Relations Between Muslims and Non-Muslims
Islam has not left any aspect of life without its required guidelines. For each aspect, it sets a basic rule, which is in harmony with the basic rules of the other aspects, to indicate in the end, that there is only one Creator and one perfect Legislator.
The basic rule usually functions as an axis around which the secondary rules and exceptions revolve. The relationship between Muslims and non-Muslims is no exception.
The basic rule for relations between Muslims and non-Muslims is based on a few verses. The first can be translated as,
“We have not sent you (O Muhammad) except as a mercy for the worlds.” (Al-Anbiya’ 21:107)
This verse clearly assures that Islam is a mercy for all accountable beings, both humans and the Jinn. Islam is a mercy because it guides Muslims to felicity and happiness in both this world and in the hereafter. But is Islam a mercy for only those who choose it as their faith or should Muslims force people to accept it? Here, the second verse comes to assure that
“There is no compulsion in religion. The truth stands out clear from error.” (Al-Baqarah 2:256)
Other verses that make up the basic rule specifically define the kind of relationship that should take place between Muslims and non-Muslims. The Qur’an says as follows:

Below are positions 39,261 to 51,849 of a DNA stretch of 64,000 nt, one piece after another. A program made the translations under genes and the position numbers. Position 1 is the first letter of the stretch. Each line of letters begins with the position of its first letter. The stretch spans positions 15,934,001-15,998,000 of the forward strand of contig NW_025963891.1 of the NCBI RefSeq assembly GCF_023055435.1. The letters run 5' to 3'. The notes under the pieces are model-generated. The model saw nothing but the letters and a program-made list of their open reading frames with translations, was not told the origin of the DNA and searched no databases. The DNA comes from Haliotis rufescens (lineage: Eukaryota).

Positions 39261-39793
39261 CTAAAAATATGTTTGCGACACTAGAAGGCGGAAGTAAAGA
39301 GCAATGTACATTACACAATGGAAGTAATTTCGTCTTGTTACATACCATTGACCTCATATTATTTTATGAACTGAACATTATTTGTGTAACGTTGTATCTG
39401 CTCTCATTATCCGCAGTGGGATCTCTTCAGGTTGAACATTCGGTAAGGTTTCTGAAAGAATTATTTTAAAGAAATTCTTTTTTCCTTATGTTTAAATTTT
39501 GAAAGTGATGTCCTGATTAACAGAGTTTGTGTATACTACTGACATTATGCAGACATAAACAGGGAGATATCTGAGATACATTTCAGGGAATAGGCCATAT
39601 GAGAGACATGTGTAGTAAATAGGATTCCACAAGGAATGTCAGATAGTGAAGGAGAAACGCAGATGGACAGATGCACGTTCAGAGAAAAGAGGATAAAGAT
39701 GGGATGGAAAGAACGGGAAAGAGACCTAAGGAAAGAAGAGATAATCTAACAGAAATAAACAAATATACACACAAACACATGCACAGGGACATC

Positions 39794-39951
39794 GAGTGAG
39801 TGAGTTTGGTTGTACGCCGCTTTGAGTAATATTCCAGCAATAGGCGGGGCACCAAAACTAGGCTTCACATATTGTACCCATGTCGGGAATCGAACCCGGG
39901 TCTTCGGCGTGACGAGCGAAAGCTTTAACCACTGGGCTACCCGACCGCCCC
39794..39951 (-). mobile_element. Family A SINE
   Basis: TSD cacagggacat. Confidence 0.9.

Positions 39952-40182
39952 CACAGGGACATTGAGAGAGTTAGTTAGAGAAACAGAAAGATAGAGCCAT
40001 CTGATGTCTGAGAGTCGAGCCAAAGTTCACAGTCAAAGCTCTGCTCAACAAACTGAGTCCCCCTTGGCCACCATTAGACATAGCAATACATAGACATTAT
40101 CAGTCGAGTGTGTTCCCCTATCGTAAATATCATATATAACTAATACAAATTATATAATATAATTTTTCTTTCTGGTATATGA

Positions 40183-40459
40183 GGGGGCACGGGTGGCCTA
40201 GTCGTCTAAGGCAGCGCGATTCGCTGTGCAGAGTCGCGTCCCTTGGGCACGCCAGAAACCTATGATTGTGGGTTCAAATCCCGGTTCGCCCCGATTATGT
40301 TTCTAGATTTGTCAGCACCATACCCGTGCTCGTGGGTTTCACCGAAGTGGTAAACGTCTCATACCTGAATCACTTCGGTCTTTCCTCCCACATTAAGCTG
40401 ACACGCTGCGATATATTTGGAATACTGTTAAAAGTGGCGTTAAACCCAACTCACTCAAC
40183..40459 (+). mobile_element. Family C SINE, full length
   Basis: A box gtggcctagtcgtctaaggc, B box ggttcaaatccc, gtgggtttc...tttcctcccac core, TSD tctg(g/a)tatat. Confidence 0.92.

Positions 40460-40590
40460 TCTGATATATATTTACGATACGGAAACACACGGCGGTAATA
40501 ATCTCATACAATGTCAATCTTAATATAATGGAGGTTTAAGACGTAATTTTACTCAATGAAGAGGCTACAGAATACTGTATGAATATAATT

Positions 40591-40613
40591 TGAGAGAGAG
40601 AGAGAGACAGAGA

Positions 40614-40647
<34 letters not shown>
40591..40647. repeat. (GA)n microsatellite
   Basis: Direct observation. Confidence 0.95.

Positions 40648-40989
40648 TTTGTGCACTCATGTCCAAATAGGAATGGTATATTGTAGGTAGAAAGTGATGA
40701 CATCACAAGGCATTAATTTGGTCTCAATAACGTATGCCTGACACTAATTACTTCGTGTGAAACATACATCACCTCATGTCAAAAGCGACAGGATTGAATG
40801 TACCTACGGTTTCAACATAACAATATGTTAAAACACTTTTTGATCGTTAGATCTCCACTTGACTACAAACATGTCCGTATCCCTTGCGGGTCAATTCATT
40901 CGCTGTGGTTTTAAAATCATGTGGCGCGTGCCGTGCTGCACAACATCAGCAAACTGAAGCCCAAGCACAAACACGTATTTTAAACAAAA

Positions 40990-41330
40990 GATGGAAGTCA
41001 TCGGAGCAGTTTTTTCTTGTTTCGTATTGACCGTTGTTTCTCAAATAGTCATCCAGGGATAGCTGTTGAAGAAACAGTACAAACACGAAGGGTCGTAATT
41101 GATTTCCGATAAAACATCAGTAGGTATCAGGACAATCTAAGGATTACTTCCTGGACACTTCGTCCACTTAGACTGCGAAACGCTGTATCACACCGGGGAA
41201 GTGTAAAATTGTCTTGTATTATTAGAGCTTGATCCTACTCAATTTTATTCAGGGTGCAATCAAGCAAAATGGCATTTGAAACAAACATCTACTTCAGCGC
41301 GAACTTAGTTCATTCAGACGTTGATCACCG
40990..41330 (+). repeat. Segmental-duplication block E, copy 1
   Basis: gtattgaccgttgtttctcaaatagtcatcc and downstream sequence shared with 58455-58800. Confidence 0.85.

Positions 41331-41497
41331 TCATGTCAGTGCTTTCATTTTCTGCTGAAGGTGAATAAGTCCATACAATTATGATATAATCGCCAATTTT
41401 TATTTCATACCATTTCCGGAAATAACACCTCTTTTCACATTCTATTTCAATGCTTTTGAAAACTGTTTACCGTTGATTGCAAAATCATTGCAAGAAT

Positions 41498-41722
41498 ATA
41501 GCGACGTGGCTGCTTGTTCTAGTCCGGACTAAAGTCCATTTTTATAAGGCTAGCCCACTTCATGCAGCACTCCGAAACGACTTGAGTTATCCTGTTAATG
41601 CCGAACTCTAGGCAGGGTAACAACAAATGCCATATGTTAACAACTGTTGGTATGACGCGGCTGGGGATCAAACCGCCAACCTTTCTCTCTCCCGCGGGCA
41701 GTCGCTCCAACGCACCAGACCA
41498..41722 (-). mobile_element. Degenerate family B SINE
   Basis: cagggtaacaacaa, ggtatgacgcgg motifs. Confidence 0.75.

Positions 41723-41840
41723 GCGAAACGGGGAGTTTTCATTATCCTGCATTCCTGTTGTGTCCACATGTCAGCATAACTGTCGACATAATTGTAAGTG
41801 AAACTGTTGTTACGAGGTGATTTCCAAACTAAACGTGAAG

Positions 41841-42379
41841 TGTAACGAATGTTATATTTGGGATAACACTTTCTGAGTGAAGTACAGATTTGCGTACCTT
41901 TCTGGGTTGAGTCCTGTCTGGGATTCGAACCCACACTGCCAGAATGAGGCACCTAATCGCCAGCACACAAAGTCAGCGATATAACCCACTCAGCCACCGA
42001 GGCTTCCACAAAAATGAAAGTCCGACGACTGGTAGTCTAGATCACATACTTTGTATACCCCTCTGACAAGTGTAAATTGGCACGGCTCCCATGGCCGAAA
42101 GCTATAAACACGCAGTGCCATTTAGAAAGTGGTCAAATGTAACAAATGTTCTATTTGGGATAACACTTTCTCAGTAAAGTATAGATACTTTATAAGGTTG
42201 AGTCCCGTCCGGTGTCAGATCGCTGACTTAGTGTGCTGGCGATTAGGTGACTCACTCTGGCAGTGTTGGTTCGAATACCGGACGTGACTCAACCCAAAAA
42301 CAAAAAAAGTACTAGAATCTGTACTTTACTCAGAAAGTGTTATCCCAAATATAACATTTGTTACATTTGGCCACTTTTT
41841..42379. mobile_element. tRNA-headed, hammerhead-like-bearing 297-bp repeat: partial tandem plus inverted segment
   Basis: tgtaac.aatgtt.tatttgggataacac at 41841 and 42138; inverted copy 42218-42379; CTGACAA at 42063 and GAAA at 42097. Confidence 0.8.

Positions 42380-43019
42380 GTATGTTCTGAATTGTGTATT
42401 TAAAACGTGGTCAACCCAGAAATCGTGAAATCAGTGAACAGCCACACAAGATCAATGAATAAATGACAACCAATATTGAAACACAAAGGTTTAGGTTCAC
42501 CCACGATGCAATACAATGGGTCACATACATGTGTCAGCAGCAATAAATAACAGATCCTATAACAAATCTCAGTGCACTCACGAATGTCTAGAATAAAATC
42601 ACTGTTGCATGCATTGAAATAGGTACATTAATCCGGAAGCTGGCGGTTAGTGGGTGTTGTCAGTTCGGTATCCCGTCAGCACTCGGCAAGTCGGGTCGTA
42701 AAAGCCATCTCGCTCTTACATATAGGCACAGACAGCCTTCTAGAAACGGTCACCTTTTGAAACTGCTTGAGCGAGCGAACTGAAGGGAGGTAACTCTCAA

“Allah does not forbid you respecting those who have not made war against you on account of (your) religion, and have not driven you forth from your homes, that you show them kindness and deal with them justly; surely Allah loves the doers of justice. Allah only forbids you respecting those who made war upon you on account of (your) religion, and drove you forth from your homes and backed up (others) in your expulsion, that you make friends (and ally) with them, and whoever makes friends with them, these are wrong-doers.” (Al-Mumtahanah 60:8-9)
The above verses clearly assures that Muslims should not force others to accept Islam. In addition, Allah Almighty does not forbid Muslims from dealing justly with those who do not fight Islam or oppress Muslims. Indeed, He enjoins Muslims to do favors for them. Obviously, doing favors is more than just dealing justly, because it gives people more than what they deserve.
The above verses affirm that it is only forbidden to have relations with those who show hostility to Muslims. In this context, those who aid the oppressors are not better than the oppressors themselves.
It is important to note that the above verses were revealed after the first verses of the same surah, Al-Mumtahanah, which forbid taking guardians and trustees from among the enemies of Allah, they also encourage Muslims to follow the example of Prophet Ibrahim who boycotted the enemies of Allah. This fact confirms the validity of the ruling given in the above verses and proves that they had not been abrogated. It is also important that the second verse of the surah provides a clear description of the enemies of Allah.
“If they get the better of you, they would treat you as their enemies and stretch forth, their hands and tongues against you with evil, and they desire that you become unbelievers.” (Al-Mumtahanah 60:2)